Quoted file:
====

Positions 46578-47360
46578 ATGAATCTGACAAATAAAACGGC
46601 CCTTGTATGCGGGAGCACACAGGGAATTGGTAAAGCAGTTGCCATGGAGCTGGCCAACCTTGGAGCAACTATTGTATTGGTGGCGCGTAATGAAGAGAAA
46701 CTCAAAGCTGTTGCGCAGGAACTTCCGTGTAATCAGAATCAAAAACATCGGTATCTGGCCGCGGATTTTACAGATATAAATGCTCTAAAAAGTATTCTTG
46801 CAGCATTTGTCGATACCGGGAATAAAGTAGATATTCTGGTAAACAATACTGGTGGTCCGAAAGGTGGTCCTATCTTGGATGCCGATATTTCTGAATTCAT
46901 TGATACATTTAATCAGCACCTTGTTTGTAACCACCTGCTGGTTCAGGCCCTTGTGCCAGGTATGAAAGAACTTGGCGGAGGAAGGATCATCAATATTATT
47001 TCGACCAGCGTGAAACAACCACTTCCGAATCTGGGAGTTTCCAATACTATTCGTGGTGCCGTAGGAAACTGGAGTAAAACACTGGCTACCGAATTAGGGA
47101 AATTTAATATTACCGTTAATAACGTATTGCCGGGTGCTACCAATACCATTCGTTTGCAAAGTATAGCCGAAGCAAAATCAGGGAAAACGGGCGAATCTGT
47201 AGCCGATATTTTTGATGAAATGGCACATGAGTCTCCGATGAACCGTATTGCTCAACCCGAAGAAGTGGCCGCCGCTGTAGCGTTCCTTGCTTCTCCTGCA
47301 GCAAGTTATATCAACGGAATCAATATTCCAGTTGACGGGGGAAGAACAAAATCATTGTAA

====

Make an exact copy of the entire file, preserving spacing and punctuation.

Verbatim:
Positions 46578-47360
46578 ATGAATCTGACAAATAAAACGGC
46601 CCTTGTATGCGGGAGCACACAGGGAATTGGTAAAGCAGTTGCCATGGAGCTGGCCAACCTTGGAGCAACTATTGTATTGGTGGCGCGTAATGAAGAGAAA
46701 CTCAAAGCTGTTGCGCAGGAACTTCCGTGTAATCAGAATCAAAAACATCGGTATCTGGCCGCGGATTTTACAGATATAAATGCTCTAAAAAGTATTCTTG
46801 CAGCATTTGTCGATACCGGGAATAAAGTAGATATTCTGGTAAACAATACTGGTGGTCCGAAAGGTGGTCCTATCTTGGATGCCGATATTTCTGAATTCAT
46901 TGATACATTTAATCAGCACCTTGTTTGTAACCACCTGCTGGTTCAGGCCCTTGTGCCAGGTATGAAAGAACTTGGCGGAGGAAGGATCATCAATATTATT
47001 TCGACCAGCGTGAAACAACCACTTCCGAATCTGGGAGTTTCCAATACTATTCGTGGTGCCGTAGGAAACTGGAGTAAAACACTGGCTACCGAATTAGGGA
47101 AATTTAATATTACCGTTAATAACGTATTGCCGGGTGCTACCAATACCATTCGTTTGCAAAGTATAGCCGAAGCAAAATCAGGGAAAACGGGCGAATCTGT
47201 AGCCGATATTTTTGATGAAATGGCACATGAGTCTCCGATGAACCGTATTGCTCAACCCGAAGAAGTGGCCGCCGCTGTAGCGTTCCTTGCTTCTCCTGCA
47301 GCAAGTTATATCAACGGAATCAATATTCCAGTTGACGGGGGAAGAACAAAATCATTGTAA